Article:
I have been in the communications industry for over 50 years. One thing I have learned is that it takes a challenge to bring out creativity. These are challenging times. Even before the financial crisis, the satellite communications business was challenged by price and capacity. Satellites can do things no other form of communication can do. Broadcast one-to-many for the same cost as one-to-one. Provide comms-on-the-move and comms-on-the-pause. Connect remote regions into the network, and restore communications in minutes or hours. But no matter how useful satellites are, the high price of bandwidth limits their use. And in many regions, we are short of capacity to meet current needs, let alone future growth.
Globecomm is on the leading edge of companies that are finding more efficient ways to use satellite bandwidth. Higher efficiency delivers lower cost to our customers. It also protects their ability to get access to satellite when they need it. And it makes satellite a more reasonable part of a total network that may include fiber, microwave and wireless last-mile technologies, tied together by our unique expertise in making the most complex solutions simple for our customers.
In Europe, Africa and much of North America, satellite capacity is currently as tight as it has ever been. That's great news for the satellite carriers, who can charge a premium for the capacity they have left. But it's not such great news for their customers. As a result, getting more throughput from satellite bandwidth is now the goal of every Globecomm system and service. How do we do it? In most cases, it comes down to how you design, monitor and manage the network.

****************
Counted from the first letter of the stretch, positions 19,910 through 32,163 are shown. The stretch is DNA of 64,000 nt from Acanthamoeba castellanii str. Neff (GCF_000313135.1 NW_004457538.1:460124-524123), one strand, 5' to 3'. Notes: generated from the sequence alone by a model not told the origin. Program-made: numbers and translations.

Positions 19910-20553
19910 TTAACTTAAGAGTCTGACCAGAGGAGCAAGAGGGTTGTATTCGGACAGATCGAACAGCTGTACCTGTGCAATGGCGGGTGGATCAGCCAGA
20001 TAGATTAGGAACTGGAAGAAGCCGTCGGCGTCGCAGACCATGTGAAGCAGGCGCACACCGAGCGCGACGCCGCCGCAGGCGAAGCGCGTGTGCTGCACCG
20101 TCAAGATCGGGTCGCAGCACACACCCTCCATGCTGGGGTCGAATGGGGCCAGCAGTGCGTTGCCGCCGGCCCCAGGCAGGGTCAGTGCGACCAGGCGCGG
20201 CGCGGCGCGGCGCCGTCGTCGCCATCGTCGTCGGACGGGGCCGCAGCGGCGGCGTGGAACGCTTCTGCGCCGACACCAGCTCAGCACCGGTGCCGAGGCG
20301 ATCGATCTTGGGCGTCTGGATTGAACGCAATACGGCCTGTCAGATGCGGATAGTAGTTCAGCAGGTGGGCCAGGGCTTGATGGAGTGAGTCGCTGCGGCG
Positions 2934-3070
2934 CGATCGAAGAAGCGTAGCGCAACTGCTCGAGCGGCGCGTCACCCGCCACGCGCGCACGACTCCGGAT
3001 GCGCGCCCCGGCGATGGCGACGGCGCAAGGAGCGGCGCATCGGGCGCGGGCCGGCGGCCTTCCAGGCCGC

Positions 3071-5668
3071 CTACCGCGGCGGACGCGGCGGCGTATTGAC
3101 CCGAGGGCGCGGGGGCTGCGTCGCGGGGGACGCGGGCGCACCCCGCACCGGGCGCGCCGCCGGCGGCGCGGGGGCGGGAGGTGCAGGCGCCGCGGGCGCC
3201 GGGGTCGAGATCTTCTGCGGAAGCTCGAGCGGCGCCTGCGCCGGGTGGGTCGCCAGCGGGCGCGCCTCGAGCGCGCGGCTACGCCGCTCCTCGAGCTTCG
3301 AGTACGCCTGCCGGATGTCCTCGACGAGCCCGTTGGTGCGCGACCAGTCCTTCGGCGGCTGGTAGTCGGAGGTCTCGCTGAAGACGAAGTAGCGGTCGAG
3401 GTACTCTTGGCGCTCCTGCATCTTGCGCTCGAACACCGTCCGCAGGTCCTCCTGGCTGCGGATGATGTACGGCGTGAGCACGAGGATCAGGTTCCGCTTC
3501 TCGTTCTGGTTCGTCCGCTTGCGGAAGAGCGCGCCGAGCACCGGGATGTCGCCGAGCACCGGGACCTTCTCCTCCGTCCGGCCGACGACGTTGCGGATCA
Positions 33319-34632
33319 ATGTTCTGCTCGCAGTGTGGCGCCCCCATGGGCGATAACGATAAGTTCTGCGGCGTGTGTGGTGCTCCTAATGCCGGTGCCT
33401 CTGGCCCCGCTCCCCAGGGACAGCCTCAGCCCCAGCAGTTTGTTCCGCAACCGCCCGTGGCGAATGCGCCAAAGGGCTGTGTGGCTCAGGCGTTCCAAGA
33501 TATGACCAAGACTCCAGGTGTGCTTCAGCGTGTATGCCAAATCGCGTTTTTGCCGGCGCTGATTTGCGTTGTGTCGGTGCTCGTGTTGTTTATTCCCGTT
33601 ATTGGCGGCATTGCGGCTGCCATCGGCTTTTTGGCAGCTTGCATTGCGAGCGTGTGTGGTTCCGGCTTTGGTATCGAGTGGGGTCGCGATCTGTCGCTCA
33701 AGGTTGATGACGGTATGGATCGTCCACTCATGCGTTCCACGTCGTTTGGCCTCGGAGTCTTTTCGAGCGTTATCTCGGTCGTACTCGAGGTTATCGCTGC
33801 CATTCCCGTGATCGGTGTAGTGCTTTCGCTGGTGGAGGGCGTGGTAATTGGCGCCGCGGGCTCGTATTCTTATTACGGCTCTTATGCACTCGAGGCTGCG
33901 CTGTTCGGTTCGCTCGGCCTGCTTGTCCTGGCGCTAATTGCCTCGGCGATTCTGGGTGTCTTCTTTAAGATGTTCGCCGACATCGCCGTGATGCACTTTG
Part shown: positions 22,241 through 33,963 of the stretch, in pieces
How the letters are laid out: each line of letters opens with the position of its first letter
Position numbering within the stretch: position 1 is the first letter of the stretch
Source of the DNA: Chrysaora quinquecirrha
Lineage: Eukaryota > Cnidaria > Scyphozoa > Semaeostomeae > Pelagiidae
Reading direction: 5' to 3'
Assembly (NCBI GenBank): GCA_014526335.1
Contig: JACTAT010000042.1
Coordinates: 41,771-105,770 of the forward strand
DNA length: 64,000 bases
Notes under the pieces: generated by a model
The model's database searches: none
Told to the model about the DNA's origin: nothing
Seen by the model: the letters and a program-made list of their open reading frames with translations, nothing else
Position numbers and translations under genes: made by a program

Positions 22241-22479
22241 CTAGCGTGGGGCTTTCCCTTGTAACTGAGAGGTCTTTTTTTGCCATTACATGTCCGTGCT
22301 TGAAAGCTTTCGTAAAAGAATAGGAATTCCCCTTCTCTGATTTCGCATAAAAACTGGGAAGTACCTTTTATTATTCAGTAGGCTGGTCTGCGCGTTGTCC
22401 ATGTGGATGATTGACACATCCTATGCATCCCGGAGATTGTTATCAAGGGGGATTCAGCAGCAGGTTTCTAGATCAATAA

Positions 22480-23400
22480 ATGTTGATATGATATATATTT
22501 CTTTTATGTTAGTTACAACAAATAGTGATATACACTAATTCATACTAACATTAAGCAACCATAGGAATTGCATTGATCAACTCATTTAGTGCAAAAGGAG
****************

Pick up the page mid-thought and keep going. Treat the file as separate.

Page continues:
Designing It Right
For mobile carriers, our award-winning, demand-assigned SatCell technology optimizes mobile signaling and backhaul traffic for transmission as IP via satellite. Rather than following mobile network tradition – assigning a fixed amount of bandwidth to each base station – SatCell uses a hybrid architecture customized to the network's traffic volumes and patterns. It prioritizes traffic, dynamically shares bandwidth among base stations, and deploys higher-order modulation where needed. The result is a dramatic reduction in the bandwidth required to connect base stations, often worth hundreds of thousands of dollars a year.
For a recent air traffic control communications project in the Middle East, we designed a network to aggregate phone calls, wire circuits, asynchronous data service, IP data and 4-wire voice for air-to-ground circuits onto a single TDMA frame relay platform over satellite. Nobody had ever done it before. But we believed it would deliver high reliability while dramatically decreasing the amount of bandwidth needed to support the network. And it did.
To support troops in the field, Globecomm engineered a friendly-force tracking system that combines GPS and Inmarsat capacity to provide dynamic mapping of hundreds of vehicles in the field as well as text-based messaging among field units and with headquarters. The amount of satellite bandwidth involved is small, but the benefit to the troops and their commanders has been enormous.
Managing It Right